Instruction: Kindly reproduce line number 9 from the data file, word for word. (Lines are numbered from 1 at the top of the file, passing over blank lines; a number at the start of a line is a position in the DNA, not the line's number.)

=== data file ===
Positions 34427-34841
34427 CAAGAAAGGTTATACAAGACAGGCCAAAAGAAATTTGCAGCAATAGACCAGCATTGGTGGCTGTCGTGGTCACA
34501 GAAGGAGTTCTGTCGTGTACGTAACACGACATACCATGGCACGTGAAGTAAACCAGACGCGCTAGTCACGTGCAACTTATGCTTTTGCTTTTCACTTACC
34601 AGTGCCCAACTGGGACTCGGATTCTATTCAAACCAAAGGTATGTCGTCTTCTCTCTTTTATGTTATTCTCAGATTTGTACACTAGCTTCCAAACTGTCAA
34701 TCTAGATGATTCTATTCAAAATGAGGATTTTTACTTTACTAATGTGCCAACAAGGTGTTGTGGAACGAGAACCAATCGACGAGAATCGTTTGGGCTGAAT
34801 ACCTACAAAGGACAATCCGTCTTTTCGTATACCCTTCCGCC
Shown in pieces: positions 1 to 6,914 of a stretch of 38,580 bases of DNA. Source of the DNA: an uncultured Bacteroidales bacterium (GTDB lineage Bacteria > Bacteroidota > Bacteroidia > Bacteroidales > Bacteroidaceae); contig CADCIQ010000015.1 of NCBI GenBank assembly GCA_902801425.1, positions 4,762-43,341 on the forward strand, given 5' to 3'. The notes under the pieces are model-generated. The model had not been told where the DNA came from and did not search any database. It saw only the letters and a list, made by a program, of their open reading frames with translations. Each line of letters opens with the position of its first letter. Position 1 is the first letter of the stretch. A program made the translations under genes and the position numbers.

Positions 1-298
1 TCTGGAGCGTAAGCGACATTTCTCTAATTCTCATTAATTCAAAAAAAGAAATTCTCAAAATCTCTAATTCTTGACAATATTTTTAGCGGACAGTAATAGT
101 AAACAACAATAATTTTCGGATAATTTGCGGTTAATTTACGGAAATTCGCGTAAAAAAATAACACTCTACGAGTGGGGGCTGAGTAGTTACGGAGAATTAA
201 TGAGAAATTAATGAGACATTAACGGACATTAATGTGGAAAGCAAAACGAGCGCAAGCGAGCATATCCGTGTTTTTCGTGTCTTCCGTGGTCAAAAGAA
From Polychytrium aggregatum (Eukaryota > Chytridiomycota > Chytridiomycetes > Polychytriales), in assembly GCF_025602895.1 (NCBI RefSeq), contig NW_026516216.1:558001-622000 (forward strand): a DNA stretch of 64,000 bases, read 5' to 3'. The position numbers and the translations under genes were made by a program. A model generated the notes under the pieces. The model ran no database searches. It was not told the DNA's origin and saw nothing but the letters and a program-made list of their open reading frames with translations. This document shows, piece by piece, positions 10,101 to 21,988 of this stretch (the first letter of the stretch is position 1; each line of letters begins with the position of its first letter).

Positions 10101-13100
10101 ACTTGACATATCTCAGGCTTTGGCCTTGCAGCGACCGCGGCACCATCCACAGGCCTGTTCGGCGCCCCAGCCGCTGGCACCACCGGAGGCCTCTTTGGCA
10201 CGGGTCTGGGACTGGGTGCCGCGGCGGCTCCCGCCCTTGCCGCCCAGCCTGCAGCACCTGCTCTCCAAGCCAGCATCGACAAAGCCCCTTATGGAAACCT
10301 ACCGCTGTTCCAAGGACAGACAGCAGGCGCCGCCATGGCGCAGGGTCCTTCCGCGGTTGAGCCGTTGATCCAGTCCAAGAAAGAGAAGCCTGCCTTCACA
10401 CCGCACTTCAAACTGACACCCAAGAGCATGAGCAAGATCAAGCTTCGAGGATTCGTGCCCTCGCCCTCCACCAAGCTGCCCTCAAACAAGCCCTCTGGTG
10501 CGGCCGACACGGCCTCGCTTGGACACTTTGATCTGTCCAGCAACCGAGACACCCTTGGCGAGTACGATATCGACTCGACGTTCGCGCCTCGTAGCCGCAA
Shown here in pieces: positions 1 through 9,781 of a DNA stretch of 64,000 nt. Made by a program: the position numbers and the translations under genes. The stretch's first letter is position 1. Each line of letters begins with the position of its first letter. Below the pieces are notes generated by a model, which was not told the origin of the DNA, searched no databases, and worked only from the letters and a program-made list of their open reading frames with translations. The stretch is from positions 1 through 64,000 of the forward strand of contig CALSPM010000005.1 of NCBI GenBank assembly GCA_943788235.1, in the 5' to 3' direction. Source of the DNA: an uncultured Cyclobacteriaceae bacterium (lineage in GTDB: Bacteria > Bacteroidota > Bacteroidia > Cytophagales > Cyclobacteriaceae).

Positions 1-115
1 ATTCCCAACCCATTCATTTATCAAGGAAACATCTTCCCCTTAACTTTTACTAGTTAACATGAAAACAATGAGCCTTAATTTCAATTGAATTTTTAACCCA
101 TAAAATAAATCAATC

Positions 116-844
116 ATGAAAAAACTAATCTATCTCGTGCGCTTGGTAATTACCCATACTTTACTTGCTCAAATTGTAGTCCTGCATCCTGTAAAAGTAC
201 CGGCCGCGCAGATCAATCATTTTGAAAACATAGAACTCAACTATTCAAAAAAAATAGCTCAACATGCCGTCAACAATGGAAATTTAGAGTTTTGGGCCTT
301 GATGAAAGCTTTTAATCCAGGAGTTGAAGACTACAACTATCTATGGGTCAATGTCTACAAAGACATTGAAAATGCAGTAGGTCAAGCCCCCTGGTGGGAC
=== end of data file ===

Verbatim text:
1 TCTGGAGCGTAAGCGACATTTCTCTAATTCTCATTAATTCAAAAAAAGAAATTCTCAAAATCTCTAATTCTTGACAATATTTTTAGCGGACAGTAATAGT